Monday, January 28, 2013

The Rich History of the Printed Book

David R. Godine, Publisher began in a deserted barn in Brookline, Massachusetts in 1970. David Godine’s first books, printed on his own presses, were nearly all letterpress, limited editions printed on high-quality rag or handmade paper. Although the company has evolved since then (we even have e-books now!), our founding principles have not changed. At Godine, quality has remained foremost. Our aim is to identify the best work and to produce it in the best way possible. As we strive to design and produce beautiful books, we hope you are as inspired by the rich history of the printed book as we are at David R. Godine.

In that vein, we were excited to hear about "Crossing Borders" at The Jewish Museum in New York City, an exhibit with some of the world’s richest, and most important, collections of manuscripts and printed books related to medieval European Jewish culture. Most of the Hebrew, Arabic, and Latin manuscripts are on display in the United States for the first time, including the exquisite Kennicott Bible. The 922-page Kennicott Bible was completed in 1476 and is the “most lavishly illuminated Hebrew Bible” to survive from medieval Spain. You can view highlights from the Bible here.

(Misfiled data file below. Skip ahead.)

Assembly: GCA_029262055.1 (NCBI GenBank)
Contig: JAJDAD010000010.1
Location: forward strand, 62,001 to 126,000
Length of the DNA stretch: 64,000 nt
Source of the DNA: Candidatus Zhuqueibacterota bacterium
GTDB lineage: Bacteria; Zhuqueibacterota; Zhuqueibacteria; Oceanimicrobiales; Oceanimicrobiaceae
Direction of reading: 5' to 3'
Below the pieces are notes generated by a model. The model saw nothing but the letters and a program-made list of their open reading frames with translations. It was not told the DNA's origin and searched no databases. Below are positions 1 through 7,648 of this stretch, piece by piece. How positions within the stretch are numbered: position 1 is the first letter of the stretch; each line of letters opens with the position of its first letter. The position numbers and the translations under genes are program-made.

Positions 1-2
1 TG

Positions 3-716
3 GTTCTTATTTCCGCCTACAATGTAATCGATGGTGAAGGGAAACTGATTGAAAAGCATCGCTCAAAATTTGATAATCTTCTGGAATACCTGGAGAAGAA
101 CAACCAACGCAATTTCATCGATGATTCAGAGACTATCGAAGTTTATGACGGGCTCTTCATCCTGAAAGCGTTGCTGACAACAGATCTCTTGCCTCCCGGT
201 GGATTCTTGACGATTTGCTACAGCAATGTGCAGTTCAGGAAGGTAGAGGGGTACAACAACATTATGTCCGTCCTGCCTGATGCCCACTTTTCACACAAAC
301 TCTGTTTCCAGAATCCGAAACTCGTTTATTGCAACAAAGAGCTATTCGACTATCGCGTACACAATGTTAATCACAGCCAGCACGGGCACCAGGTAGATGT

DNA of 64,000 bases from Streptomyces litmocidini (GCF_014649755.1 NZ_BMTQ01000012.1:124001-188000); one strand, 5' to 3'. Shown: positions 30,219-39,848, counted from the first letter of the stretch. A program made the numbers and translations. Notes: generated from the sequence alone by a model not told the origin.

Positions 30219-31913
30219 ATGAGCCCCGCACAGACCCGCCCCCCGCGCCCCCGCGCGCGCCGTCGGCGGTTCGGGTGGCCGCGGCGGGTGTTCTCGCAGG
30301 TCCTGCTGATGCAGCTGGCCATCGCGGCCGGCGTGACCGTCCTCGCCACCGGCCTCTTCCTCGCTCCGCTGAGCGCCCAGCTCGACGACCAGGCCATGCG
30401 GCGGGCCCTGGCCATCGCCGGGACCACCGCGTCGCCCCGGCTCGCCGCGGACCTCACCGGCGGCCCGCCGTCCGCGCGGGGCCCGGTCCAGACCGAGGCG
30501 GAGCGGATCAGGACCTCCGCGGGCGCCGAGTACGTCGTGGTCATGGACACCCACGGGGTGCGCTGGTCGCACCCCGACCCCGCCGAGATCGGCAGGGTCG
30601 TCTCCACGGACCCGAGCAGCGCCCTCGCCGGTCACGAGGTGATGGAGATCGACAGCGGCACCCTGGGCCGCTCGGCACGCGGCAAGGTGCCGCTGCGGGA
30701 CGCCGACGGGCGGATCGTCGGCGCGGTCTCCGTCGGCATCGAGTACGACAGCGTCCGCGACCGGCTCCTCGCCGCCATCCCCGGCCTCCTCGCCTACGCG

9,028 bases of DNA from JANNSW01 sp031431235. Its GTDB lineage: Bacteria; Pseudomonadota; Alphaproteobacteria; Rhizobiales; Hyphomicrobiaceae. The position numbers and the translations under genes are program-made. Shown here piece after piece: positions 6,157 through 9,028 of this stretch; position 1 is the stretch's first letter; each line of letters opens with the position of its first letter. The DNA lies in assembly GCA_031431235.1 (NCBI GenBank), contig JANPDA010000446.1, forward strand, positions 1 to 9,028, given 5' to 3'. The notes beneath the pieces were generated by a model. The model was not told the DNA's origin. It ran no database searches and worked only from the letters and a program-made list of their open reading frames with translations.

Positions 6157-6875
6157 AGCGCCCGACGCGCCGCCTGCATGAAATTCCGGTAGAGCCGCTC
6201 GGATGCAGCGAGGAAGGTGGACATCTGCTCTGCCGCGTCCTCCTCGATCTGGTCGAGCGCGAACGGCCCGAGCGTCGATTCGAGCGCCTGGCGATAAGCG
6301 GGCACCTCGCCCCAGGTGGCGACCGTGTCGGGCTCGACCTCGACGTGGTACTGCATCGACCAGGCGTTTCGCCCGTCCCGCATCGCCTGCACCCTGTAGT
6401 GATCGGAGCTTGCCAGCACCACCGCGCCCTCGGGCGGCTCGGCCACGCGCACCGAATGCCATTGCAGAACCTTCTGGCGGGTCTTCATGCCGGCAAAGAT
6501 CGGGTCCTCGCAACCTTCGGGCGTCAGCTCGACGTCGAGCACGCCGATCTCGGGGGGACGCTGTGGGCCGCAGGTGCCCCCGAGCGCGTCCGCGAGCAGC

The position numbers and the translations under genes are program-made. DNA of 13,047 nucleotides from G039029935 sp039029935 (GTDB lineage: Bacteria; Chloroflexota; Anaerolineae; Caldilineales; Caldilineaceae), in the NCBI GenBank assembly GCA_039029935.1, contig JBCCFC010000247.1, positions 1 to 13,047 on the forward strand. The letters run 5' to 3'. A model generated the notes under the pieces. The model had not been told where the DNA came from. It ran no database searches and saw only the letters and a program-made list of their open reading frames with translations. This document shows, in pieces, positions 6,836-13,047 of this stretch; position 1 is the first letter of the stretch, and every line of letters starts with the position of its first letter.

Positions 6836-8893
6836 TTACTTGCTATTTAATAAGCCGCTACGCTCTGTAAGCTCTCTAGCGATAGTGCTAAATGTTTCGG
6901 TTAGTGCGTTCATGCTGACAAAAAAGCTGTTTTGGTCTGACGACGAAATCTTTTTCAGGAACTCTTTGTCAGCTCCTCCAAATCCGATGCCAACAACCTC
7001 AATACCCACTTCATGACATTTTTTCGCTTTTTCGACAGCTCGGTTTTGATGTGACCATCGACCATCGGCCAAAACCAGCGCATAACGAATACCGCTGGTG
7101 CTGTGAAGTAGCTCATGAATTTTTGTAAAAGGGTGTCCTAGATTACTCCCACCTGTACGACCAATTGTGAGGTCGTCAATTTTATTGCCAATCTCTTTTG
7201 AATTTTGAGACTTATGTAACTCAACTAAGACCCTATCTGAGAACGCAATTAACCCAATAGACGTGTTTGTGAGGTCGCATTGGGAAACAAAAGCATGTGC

Kennicott Bible

The exhibition is based on Crossing Borders: Hebrew Manuscripts as a Meeting-place of Cultures co-curated by Piet van Boxel and Sabine Arndt for the Bodleian Library, Oxford, United Kingdom. Despite language and cultural differences between Jews, Muslims, and Christians, these elegantly illustrated manuscripts imitate, reflect, and communicate with each other through their beautiful images and intricate designs. Don’t miss your chance to view these books from the impressive Bodleian Library at The Jewish Museum of New York!

Book of Hours
Jacob Ben Asher

If you are unable to visit the museum, many of the manuscripts are on display here.

The exhibition is running for one more week, until February 3, 2013. To learn more about the exhibition, please visit The Jewish Museum’s website.

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